One explanation for the mechanism is related to the differences in immunological characteristics induced by the genetic background. Fransen et al.96 demonstrated that BALB/c mice have naturally more abundant and diverse immunoglobulin A (IgA) than C57BL/6 mice, and this essential bacteria-associating antibody is responsible for the variance in the gut flora composition. The differences between BALB/c and SCID mice further highlight the role of innate immunity in regulating the composition of the gut microbiota. It is well established that gut microbes direct immunological development, which in turn functions to maintain gut flora and mucosal homeostasis100. It is interesting to note that immunodeficient mice have higher levels of Lactobacillus, which often induces innate immunity98,100,101. Correspondingly, the gut flora of immunodeficient mice also produce greater levels of SCFAs, which have antiinflammatory, epithelial, and mucus lining-regulating, and microbiota composition-modulating functions101,102,103,104. These characteristics of immunodeficient strains may indicate possible mechanisms of compensating for the compromised immune system. Genetic and immunological settings in murine systems can thus direct the compositional makeup of the gut flora. In designing biomedical studies using humanized gnotobiotic mouse models, careful attention will be required in selecting the appropriate mouse strains to reflect both the aims of the study and ability of the microbes to colonize the gut.

Vertical transmission of microbiota in GF mice

The concept of microbiota transference during vaginal birth has been a long-established observation, defining the modern understanding of vertical microbiota succession105. Although intergenerational flora movement has been well recorded within the same species, it is yet unclear whether the transplanted human microbiota can be passed down to subsequent generations in the murine context. However, emerging evidence indicates that transplanted flora can transfer onto murine offspring without significant loss of diversity and that even up to 83% and 73% of taxa at the class and genus levels, respectively, are shared between the first- and second-generation offspring (Table 2)36. A similar finding showed that GF pregnant mice inoculated with the microbiota from control or antibiotic-treated mice have a high microbiota resemblance in the offspring that lasts up to 21 weeks after birth106. However, from these studies, a few points of consideration are also apparent, namely, that IL-10−/− immunodeficient mice are more permissive to microbiota succession, antibiotic-treated donor microbiota lead to taxa loss and instability in recipient offspring, and the effect of the recipient offspring diet eventually overcomes the passed down microbiota36,106. Buhnik-Rosenblau et al. investigated the differing levels of Lactobacillus johnsonii between C57BL/6 and BALB/c mice107. The abundance of this microbe was high in both the parents and offspring of C57BL/6, whereas it was significantly lower in BALB/c strains and unable to be colonized after FMT107. However, upon crossing, the C57BL/6 ✕ BALB/c offspring contained intermediate levels of L. johnsonii, indicating the role of genetic background in dictating how and which gut microbes are colonized107. Further demonstration of vertical transmission in mice has been shown in an immunodeficient murine colitis model, where the protective effect of antibiotics could be passed down to the immunodeficient offspring, and conversely, pups genetically resistant to the model could acquire colitis upon cross-fostering with immunodeficient mothers108. Hence, although vertical transmission of microbiota in the murine context occurs, there are several factors that must be taken into consideration, and for multigenerational studies, researchers will have to determine whether fresh transplants will be required for every generation.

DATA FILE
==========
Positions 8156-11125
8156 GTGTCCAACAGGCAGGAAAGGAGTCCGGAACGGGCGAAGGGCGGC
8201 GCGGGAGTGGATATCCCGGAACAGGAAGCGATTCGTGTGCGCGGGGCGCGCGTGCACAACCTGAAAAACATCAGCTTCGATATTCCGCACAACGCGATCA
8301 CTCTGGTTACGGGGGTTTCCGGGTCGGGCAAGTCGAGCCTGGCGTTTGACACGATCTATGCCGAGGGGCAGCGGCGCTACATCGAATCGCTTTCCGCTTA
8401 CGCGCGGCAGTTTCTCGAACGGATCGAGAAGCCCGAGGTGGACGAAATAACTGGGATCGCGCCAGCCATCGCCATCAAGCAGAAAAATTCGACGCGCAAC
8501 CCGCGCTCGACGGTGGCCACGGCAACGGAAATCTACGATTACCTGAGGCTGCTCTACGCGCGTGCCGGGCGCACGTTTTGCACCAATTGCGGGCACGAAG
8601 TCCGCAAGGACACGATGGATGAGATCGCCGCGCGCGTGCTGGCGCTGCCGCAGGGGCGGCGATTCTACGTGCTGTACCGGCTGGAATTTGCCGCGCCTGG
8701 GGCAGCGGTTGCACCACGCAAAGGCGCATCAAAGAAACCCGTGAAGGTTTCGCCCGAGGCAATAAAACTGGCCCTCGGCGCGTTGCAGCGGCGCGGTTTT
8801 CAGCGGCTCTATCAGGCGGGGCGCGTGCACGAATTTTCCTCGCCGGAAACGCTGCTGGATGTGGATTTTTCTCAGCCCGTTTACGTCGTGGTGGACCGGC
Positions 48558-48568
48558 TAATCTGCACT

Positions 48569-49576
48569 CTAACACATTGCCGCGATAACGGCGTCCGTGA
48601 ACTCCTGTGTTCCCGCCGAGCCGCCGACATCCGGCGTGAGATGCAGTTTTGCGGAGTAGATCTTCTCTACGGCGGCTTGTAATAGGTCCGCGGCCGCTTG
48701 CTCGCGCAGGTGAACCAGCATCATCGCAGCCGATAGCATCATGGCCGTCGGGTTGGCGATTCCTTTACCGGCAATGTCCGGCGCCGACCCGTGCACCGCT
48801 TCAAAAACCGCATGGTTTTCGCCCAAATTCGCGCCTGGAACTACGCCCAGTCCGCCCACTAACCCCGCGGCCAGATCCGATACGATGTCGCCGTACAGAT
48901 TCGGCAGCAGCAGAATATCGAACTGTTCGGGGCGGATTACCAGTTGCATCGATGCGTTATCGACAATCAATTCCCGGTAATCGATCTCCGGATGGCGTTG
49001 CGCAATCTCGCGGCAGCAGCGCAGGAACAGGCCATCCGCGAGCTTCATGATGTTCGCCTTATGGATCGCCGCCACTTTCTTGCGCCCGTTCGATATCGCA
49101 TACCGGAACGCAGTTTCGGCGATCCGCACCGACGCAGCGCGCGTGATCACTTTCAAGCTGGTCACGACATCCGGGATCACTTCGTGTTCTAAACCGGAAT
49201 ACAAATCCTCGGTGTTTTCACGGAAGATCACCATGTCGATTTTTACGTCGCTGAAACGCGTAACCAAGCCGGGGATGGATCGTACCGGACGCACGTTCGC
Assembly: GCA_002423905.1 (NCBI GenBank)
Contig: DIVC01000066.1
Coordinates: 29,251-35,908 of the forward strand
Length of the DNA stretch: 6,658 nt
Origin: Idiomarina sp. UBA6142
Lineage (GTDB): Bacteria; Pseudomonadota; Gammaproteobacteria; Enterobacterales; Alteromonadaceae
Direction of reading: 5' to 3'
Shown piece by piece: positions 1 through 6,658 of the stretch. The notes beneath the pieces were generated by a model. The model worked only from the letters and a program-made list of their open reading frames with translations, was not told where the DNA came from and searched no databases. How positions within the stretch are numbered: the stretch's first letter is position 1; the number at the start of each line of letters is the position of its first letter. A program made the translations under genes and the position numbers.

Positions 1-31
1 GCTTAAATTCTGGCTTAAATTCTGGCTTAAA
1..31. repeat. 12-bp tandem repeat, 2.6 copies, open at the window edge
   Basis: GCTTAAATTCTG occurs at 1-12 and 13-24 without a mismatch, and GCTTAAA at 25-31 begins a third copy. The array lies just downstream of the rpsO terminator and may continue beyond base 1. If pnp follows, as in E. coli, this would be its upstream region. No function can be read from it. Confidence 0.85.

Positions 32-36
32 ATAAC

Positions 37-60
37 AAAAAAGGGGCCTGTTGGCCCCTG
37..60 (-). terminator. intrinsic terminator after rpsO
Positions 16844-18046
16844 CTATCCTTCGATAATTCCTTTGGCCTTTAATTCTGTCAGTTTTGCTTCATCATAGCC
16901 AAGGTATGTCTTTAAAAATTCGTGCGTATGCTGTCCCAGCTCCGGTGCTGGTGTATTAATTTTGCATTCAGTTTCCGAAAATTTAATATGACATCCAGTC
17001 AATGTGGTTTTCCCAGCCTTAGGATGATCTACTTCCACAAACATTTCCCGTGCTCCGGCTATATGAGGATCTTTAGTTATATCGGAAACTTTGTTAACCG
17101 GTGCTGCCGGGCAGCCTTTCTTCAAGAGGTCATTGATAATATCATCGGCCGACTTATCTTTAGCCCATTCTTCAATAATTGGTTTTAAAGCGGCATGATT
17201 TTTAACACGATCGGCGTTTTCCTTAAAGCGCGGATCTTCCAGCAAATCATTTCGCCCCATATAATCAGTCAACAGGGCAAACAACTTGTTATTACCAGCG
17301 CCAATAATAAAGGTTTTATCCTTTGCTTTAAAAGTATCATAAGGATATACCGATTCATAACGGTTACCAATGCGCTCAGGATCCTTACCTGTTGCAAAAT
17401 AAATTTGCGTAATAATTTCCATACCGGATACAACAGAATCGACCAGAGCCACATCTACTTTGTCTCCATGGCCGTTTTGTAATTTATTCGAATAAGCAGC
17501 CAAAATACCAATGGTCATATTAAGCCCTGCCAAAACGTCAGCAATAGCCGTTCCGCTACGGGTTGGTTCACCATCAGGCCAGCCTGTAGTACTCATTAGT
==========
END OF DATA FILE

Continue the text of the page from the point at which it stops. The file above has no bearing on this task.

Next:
Fecal sample preparation